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Topological design of telecommunication networks Michał Pióro a,b , Alpar Jüttner c , Janos Harmatos c , Áron Szentesi c , Piotr Gajowniczek b , Andrzej Mysłek b a Lund University, Sweden b Warsaw University of Technology, Poland c Ericsson Traffic Laboratory, Budapest, Hungary Outline

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topological design of telecommunication networks

Topological design of telecommunication networks

Michał Pióroa,b, Alpar Jüttnerc, Janos Harmatosc,

Áron Szentesic, Piotr Gajowniczekb, Andrzej Mysłekb

a Lund University, Sweden

b Warsaw University of Technology, Poland

c Ericsson Traffic Laboratory, Budapest, Hungary

outline
Outline
  • Background
  • Network model and problem formulation
  • Solution methods
    • Exact (Branch and Bound) and the lower bound problem
    • Minoux heuristic and its extensions
    • Other methods (SAN and SAL)
    • Comparison of results
  • Conclusions
background of topological design
Background of Topological Design

problem:

localize links (nodes) with simultaneous routing of given demands, minimizing the cost of links

selected literature:

Boyce et al1973 - branch-and-bound (B&B) algorithms

Dionne/Florian1979 – B&B with lower bounds for link localization with direct demands

Minoux1989 - problems’ classification and a descent method with flow reallocation to indirect paths for link localization

transit nodes and links localization problem formulation
Transit Nodes’ and Links’ Localization– problem formulation

Given

  • a set of access nodes with geographical locations
  • traffic demand between each access node pair
  • potential locations of transit nodes

find

  • the number and locations of the transit nodes
  • links connecting access nodes to transit nodes
  • links connecting transit nodes to each other
  • routing (flows)

minimizing the total network cost

symbols used
Symbols used

constants

hd volume of demand d

aedj=1 if link e belongs to path j of demand d, 0 otherwise

cecost of one capacity unit installed on link e

ke fixed cost of installing link e

B budget constraint

Me upper bound for the capacity of link e

variables

xdj flow realizing demand d allocated to path j (continuous)

ye capacity of link e (continuous)

se =1 if link e is provided, 0 otherwise (binary)

network model adequate for ip mpls

LER

L1

LSR

L3

L2

LSP

LSR

LSR

L4

LER

LSR

L4

Network model adequate for IP/MPLS
  • LER  access node
  • LSR  transit node
  • LSP  demand flow
optimal network design problem and budget constrained problem
BCP

minimize

C = Se ce ye

constraints

Se keseŁ B

Sj xdj = hd

SdSjaedj xdj = ye

yeŁMese

Optimal Network Design Problemand Budget Constrained Problem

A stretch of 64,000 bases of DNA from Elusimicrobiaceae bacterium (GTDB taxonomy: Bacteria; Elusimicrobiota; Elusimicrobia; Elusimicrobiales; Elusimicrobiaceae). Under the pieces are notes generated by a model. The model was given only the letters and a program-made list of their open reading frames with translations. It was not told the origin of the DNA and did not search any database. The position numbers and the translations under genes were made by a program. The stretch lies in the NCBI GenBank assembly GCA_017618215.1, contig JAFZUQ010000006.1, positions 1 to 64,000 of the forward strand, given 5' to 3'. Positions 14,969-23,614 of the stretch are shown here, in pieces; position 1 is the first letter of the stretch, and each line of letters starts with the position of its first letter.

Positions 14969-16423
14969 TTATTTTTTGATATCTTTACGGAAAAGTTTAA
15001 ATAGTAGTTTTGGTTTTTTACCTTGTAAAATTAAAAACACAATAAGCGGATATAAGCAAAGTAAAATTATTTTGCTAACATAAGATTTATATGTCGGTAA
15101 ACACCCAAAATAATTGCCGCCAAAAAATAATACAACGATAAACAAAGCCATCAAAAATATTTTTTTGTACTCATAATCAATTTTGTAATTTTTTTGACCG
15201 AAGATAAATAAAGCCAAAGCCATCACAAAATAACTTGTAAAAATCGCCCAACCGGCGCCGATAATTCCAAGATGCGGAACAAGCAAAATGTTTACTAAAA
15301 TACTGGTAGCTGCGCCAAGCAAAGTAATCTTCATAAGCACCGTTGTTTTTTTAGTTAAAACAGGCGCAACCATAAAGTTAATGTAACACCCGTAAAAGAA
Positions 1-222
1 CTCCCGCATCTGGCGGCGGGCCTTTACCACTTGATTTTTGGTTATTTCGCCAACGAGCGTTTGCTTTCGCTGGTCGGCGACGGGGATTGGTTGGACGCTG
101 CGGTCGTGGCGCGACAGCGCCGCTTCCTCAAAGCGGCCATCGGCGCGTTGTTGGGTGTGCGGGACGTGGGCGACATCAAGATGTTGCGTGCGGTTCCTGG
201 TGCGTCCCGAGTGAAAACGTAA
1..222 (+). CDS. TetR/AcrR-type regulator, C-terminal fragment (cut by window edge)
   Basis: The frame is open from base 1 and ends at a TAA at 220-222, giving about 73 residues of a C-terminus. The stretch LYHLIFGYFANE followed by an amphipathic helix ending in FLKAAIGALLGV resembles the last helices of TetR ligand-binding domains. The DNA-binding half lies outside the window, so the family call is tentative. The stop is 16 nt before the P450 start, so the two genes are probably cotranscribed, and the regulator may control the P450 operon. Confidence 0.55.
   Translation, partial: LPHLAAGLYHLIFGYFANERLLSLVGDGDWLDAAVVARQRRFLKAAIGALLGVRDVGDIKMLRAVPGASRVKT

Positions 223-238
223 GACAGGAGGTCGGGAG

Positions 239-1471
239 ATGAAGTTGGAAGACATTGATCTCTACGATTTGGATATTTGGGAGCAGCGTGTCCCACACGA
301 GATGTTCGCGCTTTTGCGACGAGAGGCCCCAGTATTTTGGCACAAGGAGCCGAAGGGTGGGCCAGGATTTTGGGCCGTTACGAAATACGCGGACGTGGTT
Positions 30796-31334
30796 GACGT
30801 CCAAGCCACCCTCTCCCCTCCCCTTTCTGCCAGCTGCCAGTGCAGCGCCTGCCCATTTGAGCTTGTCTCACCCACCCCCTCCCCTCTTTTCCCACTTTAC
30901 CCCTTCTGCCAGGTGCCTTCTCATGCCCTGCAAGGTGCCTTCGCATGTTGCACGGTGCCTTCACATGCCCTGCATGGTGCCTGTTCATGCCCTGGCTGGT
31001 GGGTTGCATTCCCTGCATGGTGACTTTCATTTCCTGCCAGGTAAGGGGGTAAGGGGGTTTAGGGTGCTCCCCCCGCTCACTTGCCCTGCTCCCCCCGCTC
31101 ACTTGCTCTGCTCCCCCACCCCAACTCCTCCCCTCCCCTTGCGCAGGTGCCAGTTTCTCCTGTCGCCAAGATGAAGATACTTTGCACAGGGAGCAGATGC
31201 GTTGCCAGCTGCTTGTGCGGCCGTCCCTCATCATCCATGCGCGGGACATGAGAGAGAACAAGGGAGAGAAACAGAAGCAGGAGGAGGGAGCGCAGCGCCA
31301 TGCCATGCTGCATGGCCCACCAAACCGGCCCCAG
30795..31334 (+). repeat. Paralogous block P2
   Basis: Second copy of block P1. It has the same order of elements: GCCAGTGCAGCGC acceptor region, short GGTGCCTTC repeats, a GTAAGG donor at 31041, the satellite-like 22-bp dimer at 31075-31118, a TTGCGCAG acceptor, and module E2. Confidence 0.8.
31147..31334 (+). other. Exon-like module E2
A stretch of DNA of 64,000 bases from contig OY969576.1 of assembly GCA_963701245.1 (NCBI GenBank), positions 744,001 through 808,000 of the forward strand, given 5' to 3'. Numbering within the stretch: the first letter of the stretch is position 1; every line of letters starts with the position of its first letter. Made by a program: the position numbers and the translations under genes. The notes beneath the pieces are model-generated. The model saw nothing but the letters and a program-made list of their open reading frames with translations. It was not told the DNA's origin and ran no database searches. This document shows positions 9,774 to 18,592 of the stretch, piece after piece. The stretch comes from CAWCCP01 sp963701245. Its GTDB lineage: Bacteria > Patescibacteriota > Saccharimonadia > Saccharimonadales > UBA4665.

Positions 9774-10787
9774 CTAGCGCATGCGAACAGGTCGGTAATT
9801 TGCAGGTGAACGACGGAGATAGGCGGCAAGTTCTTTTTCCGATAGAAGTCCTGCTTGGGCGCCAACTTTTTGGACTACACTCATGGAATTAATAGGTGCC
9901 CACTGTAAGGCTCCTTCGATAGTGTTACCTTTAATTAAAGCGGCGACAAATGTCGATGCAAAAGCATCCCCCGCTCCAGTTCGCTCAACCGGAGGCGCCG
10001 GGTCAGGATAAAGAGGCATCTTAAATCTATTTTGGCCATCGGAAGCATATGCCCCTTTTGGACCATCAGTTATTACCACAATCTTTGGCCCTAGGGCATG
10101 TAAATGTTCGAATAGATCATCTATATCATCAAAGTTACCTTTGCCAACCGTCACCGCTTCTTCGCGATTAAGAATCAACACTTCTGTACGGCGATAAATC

ONDP

minimize

C = Se ce ye + Se kese

constraints

Sj xdj = hd

SdSjaedj xdj = ye

yeŁMese

solution methods
Solution methods
  • Specialized heuristics
  • Simulated Allocation (SAL)
  • Simulated Annealing (SAN)
  • Exact algorithms: branch and bound (cutting planes)
branch and bound method

1

0

1

Branch and Bound method
  • advantages
    • exact solution
    • heuristics’ results verification
  • disadvantages
    • exponential increase of computational complexity
    • solving many “unnecessary” sub-problems
branch and bound lower bound
Branch and Bound - lower bound
  • LB proposed by Dionne/Florian1979 is not suitable for our network model – with non-direct demands it gives no gain
  • We propose another LB – modified problem with fixed cost transformed into variable cost:

minimizeC = Se xeye+ Seke

where

xe = ce + ke /Me

minoux heuristics

elimination

Minoux heuristics

The original Minoux algorithm:

step 0 (greedy) allocate demands in the random order to the shortest paths: if a link was already used for allocation of another demand use only variable cost, otherwise use variable and installation cost of the link

1 calculate the cost gain of reallocating the demands fromeach link to other allocated links (the shortest alternative path is chosen)

2 select the link, whose elimination results in the greatest gain

3 reallocate flows going throughthe link being eliminated

4 if improvement possiblego to step 2

minoux heuristics extensions
Minoux heuristics’ extensions
  • individual flow shifting (H1)
  • individual flow shifting with cost smoothing (H2)

Ce(y) =cey + ke·{1 - (1-)/[(y-1) +1]} if y > 0

= 0 otherwise.

  • bulk flow shifting (H3)
    • for the first positive gain (H3F)
    • for the best gain (H3B)
  • bulk flow shifting with cost smoothing (H4)
    • two versions (H4F and H4B)
other methods
Other methods
  • Simulated Allocation (SAL) in each step chooses, with probability q(x), between:
    • allocate(x) – adding one demand flow to the current state x
    • disconnect(x) – removing one or more demand flows from current x
  • Simulated Annealing (SAN) starts from an initial solution and selects neighboring state:
    • changing the node or link status
    • switching on/off a node
    • switching on/off a transit or access link
conclusions
Conclusions
  • proposed modification of Minoux algorithm can efficiently solve TNLLP, especially H4B
  • Simulated Allocation seems to be the best heuristics
  • proposed lower bound can be used to construct branch-and-bound implementations
  • need for diverse methods - hybrids of the best shown here, e.g. Greedy Randomized Adaptive Search Procedure using SAL seems to be a good solution